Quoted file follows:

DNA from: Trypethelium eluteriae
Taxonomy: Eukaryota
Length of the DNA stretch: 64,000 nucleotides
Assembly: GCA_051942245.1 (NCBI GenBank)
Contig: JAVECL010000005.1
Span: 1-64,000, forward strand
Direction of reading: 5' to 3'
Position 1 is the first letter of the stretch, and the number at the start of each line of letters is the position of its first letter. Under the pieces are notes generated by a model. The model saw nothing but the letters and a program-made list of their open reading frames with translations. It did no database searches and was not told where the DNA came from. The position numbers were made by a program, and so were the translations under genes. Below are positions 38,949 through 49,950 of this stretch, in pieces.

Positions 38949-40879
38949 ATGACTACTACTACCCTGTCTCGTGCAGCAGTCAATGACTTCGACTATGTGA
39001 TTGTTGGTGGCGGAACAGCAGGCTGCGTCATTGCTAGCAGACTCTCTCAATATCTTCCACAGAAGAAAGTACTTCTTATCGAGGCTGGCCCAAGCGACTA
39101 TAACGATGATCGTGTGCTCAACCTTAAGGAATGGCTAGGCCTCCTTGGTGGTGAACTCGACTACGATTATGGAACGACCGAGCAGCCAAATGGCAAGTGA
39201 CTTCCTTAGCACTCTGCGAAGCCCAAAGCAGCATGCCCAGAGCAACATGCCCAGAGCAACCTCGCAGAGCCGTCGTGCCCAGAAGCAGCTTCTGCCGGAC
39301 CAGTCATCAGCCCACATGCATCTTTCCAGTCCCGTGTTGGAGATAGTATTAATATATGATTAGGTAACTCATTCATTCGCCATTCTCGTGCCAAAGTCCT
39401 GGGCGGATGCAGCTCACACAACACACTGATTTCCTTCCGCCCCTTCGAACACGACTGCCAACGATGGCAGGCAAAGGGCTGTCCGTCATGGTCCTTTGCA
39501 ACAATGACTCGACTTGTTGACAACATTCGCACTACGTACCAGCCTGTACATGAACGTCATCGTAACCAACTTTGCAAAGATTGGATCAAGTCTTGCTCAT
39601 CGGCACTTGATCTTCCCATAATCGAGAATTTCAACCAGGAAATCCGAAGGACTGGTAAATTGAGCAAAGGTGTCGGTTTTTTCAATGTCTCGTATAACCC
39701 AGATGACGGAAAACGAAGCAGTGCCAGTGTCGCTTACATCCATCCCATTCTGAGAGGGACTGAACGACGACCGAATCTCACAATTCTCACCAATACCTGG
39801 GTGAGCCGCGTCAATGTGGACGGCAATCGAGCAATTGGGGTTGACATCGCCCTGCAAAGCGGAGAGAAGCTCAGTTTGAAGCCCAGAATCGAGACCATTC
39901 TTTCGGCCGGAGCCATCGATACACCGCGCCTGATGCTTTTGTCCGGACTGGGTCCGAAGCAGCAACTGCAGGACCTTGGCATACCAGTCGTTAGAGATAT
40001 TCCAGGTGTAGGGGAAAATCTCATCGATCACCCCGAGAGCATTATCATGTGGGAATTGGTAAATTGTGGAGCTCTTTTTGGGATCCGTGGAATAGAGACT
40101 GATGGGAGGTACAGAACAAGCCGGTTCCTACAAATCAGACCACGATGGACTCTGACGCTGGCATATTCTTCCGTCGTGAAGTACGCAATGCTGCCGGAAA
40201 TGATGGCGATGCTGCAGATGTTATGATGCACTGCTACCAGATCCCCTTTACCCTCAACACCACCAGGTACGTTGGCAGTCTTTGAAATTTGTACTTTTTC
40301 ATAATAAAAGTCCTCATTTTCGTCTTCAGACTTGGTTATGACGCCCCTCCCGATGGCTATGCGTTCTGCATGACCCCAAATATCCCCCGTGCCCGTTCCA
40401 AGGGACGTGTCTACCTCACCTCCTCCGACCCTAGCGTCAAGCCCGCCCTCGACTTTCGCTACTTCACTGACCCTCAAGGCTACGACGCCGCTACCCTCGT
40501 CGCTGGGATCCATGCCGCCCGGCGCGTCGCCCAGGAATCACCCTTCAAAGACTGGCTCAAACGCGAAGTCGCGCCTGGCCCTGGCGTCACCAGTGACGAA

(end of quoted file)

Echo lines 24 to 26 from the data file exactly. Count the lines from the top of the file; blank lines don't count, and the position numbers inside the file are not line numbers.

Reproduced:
40301 ATAATAAAAGTCCTCATTTTCGTCTTCAGACTTGGTTATGACGCCCCTCCCGATGGCTATGCGTTCTGCATGACCCCAAATATCCCCCGTGCCCGTTCCA
40401 AGGGACGTGTCTACCTCACCTCCTCCGACCCTAGCGTCAAGCCCGCCCTCGACTTTCGCTACTTCACTGACCCTCAAGGCTACGACGCCGCTACCCTCGT
40501 CGCTGGGATCCATGCCGCCCGGCGCGTCGCCCAGGAATCACCCTTCAAAGACTGGCTCAAACGCGAAGTCGCGCCTGGCCCTGGCGTCACCAGTGACGAA